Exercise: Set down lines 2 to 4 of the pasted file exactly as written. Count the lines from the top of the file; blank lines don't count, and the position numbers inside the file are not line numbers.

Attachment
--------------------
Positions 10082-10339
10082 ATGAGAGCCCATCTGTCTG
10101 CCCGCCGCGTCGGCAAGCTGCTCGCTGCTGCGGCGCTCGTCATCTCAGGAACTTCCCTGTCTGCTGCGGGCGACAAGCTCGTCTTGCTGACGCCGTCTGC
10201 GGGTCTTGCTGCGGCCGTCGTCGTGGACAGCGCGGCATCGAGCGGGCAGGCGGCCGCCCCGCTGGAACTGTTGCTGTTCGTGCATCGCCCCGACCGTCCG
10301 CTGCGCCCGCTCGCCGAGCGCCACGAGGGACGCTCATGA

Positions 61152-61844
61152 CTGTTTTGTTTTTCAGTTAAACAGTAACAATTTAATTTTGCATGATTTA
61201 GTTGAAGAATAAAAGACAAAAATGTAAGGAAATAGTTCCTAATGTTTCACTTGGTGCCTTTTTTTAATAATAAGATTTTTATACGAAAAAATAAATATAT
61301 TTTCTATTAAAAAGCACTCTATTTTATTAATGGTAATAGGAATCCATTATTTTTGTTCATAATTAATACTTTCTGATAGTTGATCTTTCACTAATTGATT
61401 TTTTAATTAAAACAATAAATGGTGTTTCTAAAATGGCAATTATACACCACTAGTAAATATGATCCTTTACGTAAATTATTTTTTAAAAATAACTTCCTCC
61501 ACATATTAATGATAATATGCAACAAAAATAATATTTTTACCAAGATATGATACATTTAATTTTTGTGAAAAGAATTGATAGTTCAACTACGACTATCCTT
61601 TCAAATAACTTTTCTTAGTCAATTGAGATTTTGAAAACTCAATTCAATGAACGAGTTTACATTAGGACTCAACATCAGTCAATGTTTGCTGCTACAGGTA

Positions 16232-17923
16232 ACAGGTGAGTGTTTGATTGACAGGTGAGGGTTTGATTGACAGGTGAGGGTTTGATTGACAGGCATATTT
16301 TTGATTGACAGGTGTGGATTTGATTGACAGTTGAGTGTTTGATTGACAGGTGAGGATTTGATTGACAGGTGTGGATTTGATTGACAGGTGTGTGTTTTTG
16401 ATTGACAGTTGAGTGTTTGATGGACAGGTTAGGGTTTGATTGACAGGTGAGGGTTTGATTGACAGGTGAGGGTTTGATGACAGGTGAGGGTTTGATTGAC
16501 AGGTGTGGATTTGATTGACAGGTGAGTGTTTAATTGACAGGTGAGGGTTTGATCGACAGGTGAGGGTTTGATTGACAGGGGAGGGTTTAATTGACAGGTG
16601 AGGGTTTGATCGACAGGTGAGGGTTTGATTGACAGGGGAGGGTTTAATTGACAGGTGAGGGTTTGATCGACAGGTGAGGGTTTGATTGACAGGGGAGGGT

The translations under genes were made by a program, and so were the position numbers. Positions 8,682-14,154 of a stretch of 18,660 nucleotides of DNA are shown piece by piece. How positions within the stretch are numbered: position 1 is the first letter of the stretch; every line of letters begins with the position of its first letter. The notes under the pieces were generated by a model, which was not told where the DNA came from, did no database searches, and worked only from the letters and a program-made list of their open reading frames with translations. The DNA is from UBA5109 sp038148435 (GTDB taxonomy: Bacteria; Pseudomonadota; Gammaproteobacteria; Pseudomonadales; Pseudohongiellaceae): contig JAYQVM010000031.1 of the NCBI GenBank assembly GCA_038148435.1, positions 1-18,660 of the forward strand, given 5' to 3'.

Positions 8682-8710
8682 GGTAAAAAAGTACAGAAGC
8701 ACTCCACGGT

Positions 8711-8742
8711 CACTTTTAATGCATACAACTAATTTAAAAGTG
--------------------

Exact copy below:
10082 ATGAGAGCCCATCTGTCTG
10101 CCCGCCGCGTCGGCAAGCTGCTCGCTGCTGCGGCGCTCGTCATCTCAGGAACTTCCCTGTCTGCTGCGGGCGACAAGCTCGTCTTGCTGACGCCGTCTGC
10201 GGGTCTTGCTGCGGCCGTCGTCGTGGACAGCGCGGCATCGAGCGGGCAGGCGGCCGCCCCGCTGGAACTGTTGCTGTTCGTGCATCGCCCCGACCGTCCG